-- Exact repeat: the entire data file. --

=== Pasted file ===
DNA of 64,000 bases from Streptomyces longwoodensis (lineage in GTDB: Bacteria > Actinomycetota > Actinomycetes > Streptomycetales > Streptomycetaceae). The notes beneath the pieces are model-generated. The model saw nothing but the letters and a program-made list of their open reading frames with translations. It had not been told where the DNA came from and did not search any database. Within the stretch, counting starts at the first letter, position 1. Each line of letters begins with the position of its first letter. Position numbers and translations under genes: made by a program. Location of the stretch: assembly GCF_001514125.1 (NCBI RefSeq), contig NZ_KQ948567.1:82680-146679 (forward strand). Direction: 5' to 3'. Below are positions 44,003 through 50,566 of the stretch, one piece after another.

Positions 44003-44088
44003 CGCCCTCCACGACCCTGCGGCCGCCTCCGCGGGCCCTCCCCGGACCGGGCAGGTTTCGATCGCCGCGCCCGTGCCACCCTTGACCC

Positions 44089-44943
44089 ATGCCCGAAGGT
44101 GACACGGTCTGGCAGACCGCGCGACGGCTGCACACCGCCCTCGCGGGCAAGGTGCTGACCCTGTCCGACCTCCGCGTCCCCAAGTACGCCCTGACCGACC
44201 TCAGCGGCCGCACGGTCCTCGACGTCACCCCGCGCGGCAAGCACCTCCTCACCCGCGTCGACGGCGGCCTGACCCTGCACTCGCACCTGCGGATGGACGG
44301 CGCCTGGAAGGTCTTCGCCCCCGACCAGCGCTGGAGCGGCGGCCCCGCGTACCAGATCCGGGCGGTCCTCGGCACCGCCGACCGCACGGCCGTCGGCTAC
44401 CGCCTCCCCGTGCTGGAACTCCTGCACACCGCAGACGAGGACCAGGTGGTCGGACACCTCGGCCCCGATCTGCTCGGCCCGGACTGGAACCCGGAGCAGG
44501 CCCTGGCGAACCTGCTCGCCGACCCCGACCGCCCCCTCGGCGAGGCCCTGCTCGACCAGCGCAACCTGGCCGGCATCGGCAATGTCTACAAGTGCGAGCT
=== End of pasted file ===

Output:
DNA of 64,000 bases from Streptomyces longwoodensis (lineage in GTDB: Bacteria > Actinomycetota > Actinomycetes > Streptomycetales > Streptomycetaceae). The notes beneath the pieces are model-generated. The model saw nothing but the letters and a program-made list of their open reading frames with translations. It had not been told where the DNA came from and did not search any database. Within the stretch, counting starts at the first letter, position 1. Each line of letters begins with the position of its first letter. Position numbers and translations under genes: made by a program. Location of the stretch: assembly GCF_001514125.1 (NCBI RefSeq), contig NZ_KQ948567.1:82680-146679 (forward strand). Direction: 5' to 3'. Below are positions 44,003 through 50,566 of the stretch, one piece after another.

Positions 44003-44088
44003 CGCCCTCCACGACCCTGCGGCCGCCTCCGCGGGCCCTCCCCGGACCGGGCAGGTTTCGATCGCCGCGCCCGTGCCACCCTTGACCC

Positions 44089-44943
44089 ATGCCCGAAGGT
44101 GACACGGTCTGGCAGACCGCGCGACGGCTGCACACCGCCCTCGCGGGCAAGGTGCTGACCCTGTCCGACCTCCGCGTCCCCAAGTACGCCCTGACCGACC
44201 TCAGCGGCCGCACGGTCCTCGACGTCACCCCGCGCGGCAAGCACCTCCTCACCCGCGTCGACGGCGGCCTGACCCTGCACTCGCACCTGCGGATGGACGG
44301 CGCCTGGAAGGTCTTCGCCCCCGACCAGCGCTGGAGCGGCGGCCCCGCGTACCAGATCCGGGCGGTCCTCGGCACCGCCGACCGCACGGCCGTCGGCTAC
44401 CGCCTCCCCGTGCTGGAACTCCTGCACACCGCAGACGAGGACCAGGTGGTCGGACACCTCGGCCCCGATCTGCTCGGCCCGGACTGGAACCCGGAGCAGG
44501 CCCTGGCGAACCTGCTCGCCGACCCCGACCGCCCCCTCGGCGAGGCCCTGCTCGACCAGCGCAACCTGGCCGGCATCGGCAATGTCTACAAGTGCGAGCT